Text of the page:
Ringo Starr Tickets for Sale

Richard Starkey, MBE (born July 7, 1940) is best known by his stage name, Ringo Starr, as the drummer for The Beatles from August 16th 1962 (when he replaced Pete Best) until their breakup in 1970. Ringo is known for his reliable, steady drumming and innovative fills. His easygoing personality made him an easy fit with the other Beatles.
Though the least prominent member of the quartet, he distinguished himself as an occasional singer of good-natured material and as an actor. Upon the group's split, Starr went solo with two novelty projects: the first, an album called Sentimental Journey, found him covering pre-rock standards, and the second, Beaucoups of Blues, was a country music collection.

Prior to joining the Beatles, he was the drummer for the Liverpool band Rory Storm and the Hurricanes, from 1959 to 1962. His musical talents were primarily confined to drumming, rather than singing or songwriting. Of all the Beatles, he did the least songwriting. The Beatles explained that when he would present a song as a contender for an album cut, the song would (to them) be a clear knockoff of another popular song, but Ringo would not recognize the similarities until they pointed it out. Ringo did, however, write "Octopus's Garden" (on the album Abbey Road) and "Don't Pass Me By" (on The White Album), as well as contributing to several others. Ringo generally sang at least one song on each studio album; in some cases John Lennon or Paul McCartney would write the lyrics and melody especially for him, as Lennon did with "With a Little Help from My Friends", from Sgt. Pepper's Lonely Hearts Club Band. Often these melodies would be deliberately limited to take into account Starr's vocal range—most of With A Little Help From My Friends is sung within the space of five notes.

Starr did however contribute a number of lyrical ideas and song titles to Lennon and McCartney, although usually unintentionally. One of the most famous examples of this was the title for the band's first motion picture, A Hard Day's Night. Starr had emerged from the studio after a long day of work and commented to the others that it had been a "hard day's..." - before he finished his sentence, Starr noticed that it was now night time and added "night". Lennon and McCartney liked the twisted phrase enough that they decided to use it as the title for the still untitled movie the band had been filming. Another example is the title to "Tomorrow Never Knows".
Although some have tried to downplay his contributions to the band, Starr's unique drumming style played a major role in the overall sound of The Beatles. To this day, many drummers list Starr as a major influence including Max Weinberg of The E Street Band, Liberty DeVitto of Billy Joel's band, Phil Collins, Andy Sturmer of Jellyfish, and others. According to Collins, Ringo is "vastly underrated. The drum fills on "A Day in the Life" are very complex things. You could take a great drummer today and say, 'I want it like that.' They wouldn't know what to do." Lennon, McCartney and Harrison have all said that Ringo was the best rock and roll drummer in the world, although when asked in an interview once "Is Ringo Starr the best drummer in the world?" John Lennon quipped "He's not the best drummer in the Beatles"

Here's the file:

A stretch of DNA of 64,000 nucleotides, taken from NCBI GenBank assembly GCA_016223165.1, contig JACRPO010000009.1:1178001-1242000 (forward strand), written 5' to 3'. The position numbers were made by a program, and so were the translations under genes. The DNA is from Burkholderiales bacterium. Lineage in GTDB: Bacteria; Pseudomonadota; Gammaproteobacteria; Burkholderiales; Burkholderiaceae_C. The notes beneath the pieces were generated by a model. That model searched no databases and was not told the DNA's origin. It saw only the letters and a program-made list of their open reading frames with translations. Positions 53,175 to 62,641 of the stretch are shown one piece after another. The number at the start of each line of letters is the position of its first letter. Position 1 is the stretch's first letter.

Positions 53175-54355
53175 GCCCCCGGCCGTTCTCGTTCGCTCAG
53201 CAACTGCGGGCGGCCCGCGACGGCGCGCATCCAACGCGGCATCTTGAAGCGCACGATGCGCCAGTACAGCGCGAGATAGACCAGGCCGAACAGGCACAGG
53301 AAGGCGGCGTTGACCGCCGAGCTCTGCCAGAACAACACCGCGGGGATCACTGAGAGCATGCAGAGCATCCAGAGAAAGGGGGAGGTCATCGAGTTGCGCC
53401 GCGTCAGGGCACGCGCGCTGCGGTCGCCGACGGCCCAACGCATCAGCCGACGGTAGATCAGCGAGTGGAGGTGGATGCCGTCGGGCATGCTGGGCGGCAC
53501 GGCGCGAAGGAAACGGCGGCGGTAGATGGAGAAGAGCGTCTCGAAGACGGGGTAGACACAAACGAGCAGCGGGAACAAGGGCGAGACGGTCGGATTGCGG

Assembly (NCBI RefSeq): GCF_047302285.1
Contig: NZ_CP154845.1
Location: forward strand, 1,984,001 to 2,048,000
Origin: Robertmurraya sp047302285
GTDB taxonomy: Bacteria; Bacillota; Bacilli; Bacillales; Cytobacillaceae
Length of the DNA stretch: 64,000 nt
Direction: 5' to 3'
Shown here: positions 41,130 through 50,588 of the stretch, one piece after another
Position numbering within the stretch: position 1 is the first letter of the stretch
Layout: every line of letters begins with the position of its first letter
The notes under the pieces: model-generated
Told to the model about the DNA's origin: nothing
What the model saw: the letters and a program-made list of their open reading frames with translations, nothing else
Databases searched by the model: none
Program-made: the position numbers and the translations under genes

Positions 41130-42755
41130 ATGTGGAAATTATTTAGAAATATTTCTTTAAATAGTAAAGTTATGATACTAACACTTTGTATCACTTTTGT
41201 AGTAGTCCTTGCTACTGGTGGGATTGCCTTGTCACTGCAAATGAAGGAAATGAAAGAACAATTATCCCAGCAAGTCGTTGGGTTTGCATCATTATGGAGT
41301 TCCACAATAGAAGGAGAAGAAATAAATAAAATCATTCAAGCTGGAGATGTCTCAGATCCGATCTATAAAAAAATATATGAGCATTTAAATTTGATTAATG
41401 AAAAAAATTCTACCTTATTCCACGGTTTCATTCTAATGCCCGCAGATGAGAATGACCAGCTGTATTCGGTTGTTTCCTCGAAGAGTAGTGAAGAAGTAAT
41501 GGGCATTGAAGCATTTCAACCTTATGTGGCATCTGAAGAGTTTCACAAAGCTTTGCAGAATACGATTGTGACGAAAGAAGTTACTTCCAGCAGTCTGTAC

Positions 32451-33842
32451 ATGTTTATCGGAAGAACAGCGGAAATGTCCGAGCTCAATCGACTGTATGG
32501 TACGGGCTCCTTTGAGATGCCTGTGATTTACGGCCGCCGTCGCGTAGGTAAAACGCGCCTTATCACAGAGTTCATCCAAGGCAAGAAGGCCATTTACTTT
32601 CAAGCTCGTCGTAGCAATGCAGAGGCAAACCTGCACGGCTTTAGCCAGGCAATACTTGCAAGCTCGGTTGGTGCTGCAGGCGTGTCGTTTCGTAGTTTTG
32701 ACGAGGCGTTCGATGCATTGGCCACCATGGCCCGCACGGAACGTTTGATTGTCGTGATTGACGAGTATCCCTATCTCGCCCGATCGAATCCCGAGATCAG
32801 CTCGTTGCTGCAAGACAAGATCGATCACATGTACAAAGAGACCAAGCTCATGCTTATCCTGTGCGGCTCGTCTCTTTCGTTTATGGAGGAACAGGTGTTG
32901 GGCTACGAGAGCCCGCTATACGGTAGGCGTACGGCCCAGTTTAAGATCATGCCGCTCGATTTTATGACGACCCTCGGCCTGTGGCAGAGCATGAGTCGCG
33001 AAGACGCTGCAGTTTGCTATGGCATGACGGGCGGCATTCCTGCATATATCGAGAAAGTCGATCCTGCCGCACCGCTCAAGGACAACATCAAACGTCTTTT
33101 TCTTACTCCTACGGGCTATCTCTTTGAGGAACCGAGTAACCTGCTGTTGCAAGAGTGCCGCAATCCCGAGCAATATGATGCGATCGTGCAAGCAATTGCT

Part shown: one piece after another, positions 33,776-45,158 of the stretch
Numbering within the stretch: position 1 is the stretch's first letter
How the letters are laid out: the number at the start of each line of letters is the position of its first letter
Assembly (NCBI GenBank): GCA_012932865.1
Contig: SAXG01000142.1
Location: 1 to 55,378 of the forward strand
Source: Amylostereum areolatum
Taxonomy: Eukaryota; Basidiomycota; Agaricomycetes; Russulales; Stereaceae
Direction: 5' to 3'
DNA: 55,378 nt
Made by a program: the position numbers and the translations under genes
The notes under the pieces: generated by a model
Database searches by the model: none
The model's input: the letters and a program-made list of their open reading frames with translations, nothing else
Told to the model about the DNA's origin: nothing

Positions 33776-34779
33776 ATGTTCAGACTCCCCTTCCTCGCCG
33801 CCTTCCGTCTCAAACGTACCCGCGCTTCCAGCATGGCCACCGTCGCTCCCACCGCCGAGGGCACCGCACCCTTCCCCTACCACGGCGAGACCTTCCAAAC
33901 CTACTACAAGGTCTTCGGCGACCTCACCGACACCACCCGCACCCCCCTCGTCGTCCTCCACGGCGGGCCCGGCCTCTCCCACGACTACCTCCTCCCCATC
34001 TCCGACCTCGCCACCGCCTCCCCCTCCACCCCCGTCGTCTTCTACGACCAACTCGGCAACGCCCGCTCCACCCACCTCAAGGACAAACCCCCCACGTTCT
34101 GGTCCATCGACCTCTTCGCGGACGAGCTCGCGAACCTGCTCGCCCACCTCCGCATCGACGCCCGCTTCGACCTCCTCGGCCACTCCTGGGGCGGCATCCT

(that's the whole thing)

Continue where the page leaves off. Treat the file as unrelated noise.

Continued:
In 1972, after the breakup of the Beatles, Starr's solo recording of "Photograph" topped the Billboard charts. He also performed in several summer tours called Ringo Starr and His All-Starr Band, beginning in 1989.

Starr married Maureen Cox in 1965, divorced in 1975 - children Zak, Jason and Lee. Married to actress Barbara Bach (most famous for her role as the "Bond Girl" in The Spy Who Loved Me) since 1981.

He acted in several films such as Candy (1968), The Magic Christian (1969) (alongside Peter Sellers), Son of Dracula (1974) and Caveman (1980). He starred as Larry the dwarf in Frank Zappa's 200 Motels.

In 1984, he also narrated on the children's television series Thomas the Tank Engine and Friends. He portrayed the character Mr. Conductor on another kid's TV series, Shining Time Station which debuted in 1989. In 1991, he appeared as himself on the cartoon The Simpsons.

In 1992, he signed to Private Music and released a new studio album, Time Takes Time. Vertical Man, his first album for Mercury, followed in 1998, as did a disc culled from his performance on the VH1 Storytellers series. Starr's first seasonal effort, I Wanna Be Santa Claus, appeared a year later.

His 1998 album, Vertical Man, featured guest appearances by his former bandmates McCartney and Harrison, and well as Alanis Morissette, Scott Weiland and Tom Petty.

After appearing at the tribute concert for Harrison in late 2002, Ringo honored his late one-time bandmate with "Never Without You." The song from Starr's 2003 album Ringo Rama, features Eric Clapton guest starring on guitar.


Hit singles
1971 "It Don't Come Easy" #4 US, #4 UK
1972 "Back Off Boogaloo" #2 UK, #9 US
1973 "Photograph" #1 US, #8 UK
1974 "You're Sixteen" #1 US, #4 UK
1974 "Oh My My" #5 US
1974 "Only You" #6 US, #28 UK
1975 "No No Song" b/w "Snookeroo" #3 US
1975 "(It's All Da-Da-Down To) Goodnight Vienna" #31 US
1976 "A Dose of Rock 'n' Roll" #26 US
1981 "Wrack My Brain" #38 US
1992 "Don't Go Where The Road Don't Go"
1998 "La De Da"
2003 "Never Without You" (with guitar played by Eric Clapton)

Trivia
In 1996, Ringo Starr appeared in a Japanese advertisement for apple sauce, which coincidentally is what Ringo means in Japanese.